4 Likes

Thanks for responding MommaBear. I’m sorry you feel lonely at times also. Depression and anxiety are as bad as any disease - it can be crippling, at least for me at times.

2 Likes

Hi Frances. Do you take any meds that can have a SE of depression? I s’pose the Cosentyz could. I got depression from taking a statin (Crestor) for high cholesterol. It was real, and horrible. My doctor realized right away the statin was the culprit! I wasn’t off it long and the depression went away.
Could luck—I know the loneliness from living alone is probably the worst thing… but maybe an adjustment of meds could help, or a new anti-depressant.

2 Likes

Thanks Grandma J. I really do think the depression is situational and I do take meds for depression. I made need an adjustment of that med to get me through this bout of depression.

1 Like

Hello, thank you for sharing. Depression has been an issue and reading comments on its relation to psa is certainly intriguing. Have about one month ago eliminated sugar,gluten and starch from my diet, and started short feeding time intervals, once a day or not eating for one or two days, and my mood changed consistently. Apparently fasting causes elation. I started this way of eating trying to improve symptoms and decrease inflammation for my various autoimmune conditions, and the strong mood improvement was a side effect had not intentionally looked for. The inflammatory symptoms also have diminished dramatically. I love the idea of parakeets and or a puppy, and will try and get one too. Please write as much as you can to give updates on your situation and to tell us how you get on, have a nice day,

2 Likes

Letizia, thanks for responding. I am feeling less depressed but I would say I have a low-grade depression. It’s much worse at night when I’m not distracted and I’m alone. And it gets much worse when I have a flare up because I feel out of control.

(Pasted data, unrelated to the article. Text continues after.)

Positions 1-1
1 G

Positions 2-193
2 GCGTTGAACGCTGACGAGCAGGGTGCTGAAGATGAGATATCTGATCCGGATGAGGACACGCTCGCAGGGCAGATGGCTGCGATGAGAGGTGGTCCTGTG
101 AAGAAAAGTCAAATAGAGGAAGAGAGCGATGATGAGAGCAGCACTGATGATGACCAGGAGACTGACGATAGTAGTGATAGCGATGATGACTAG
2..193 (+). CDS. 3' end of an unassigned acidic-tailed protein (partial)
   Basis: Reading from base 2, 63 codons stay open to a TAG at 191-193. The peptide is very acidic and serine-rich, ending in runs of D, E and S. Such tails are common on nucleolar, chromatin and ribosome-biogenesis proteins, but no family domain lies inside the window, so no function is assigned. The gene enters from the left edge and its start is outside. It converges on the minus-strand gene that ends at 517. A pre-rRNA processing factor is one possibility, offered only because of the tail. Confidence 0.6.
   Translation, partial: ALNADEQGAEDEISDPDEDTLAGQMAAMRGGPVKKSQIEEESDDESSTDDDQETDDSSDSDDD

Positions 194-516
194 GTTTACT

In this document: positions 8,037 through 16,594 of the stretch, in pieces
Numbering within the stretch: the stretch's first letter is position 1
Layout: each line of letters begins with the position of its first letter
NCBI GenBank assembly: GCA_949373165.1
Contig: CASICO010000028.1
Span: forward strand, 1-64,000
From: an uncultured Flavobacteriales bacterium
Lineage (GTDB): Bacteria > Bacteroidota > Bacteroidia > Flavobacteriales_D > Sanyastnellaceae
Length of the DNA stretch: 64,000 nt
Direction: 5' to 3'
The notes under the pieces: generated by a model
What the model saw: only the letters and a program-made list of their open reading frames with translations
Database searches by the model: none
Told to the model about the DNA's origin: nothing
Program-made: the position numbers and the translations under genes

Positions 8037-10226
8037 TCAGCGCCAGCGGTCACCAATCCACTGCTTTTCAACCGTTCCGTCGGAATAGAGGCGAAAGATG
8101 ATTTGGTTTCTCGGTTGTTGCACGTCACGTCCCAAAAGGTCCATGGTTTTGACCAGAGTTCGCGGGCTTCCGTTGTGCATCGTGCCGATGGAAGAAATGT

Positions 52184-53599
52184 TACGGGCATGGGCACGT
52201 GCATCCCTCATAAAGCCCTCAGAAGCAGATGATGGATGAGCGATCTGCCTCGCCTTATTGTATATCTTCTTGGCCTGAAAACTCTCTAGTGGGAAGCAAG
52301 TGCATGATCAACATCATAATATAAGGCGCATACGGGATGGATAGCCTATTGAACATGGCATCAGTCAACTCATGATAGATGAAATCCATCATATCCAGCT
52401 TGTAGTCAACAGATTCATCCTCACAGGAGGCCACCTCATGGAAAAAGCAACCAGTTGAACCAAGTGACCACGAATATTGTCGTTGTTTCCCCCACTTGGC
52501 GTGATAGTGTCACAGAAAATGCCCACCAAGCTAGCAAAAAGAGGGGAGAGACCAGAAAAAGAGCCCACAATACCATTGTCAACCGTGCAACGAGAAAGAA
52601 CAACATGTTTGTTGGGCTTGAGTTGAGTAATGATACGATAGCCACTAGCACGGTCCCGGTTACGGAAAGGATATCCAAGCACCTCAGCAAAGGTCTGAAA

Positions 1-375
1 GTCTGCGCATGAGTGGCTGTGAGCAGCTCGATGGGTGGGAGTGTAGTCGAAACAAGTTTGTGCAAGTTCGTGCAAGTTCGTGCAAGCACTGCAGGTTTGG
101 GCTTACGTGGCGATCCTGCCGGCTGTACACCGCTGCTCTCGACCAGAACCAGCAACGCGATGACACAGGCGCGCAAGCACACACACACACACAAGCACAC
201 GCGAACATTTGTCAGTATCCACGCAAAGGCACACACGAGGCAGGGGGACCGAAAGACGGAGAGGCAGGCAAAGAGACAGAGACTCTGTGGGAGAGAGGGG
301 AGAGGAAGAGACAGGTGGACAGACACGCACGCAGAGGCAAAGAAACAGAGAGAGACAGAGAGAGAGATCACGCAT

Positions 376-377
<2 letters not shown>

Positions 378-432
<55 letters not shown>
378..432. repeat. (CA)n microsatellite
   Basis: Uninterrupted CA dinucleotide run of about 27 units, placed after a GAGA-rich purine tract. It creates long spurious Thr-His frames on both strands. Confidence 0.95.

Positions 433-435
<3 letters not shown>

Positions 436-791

My sister has Lupus and when she eliminated sugar and other things (?) from her diet she felt much better. She’s in remission now, although she doesn’t contribute it to the diet change - I don’t think she stuck with the diet.

1 Like

I too live alone and loneliness can really hit hard sometimes. Especially when you are in pain. Being part of a community really helps me. I have joined our local historical society and volunteer there. I also get out to the local cafe and now have met many regulars there. Hang in there.

4 Likes

Thanks for the helpful reply @Aldb!

Depression indeed is a result of PsA. There is a long complicated physiological/biochemical explanation. In addition it’s all related to causing pain.

But here’s the thing. IT DOESN’T MATTER. It sucks. Now some folk get better when their treatment program gets their PsA under control some don’t. What does matter is getting treatment for depression. That gets it better and helps with pain. FWIW I’m sort of a purist when it comes to meds. I started a tricyclics antidepressant at the urging of my Rheumatologist primarily for pain management. Turned out I wasn’t nearly the grumpy cynical, introverted old fart I had become. Even if PsA isn’t the physiological cause of your depression, just having a degenerative painful disease that most folks don’t know anything about would make Mary Poppins depressed.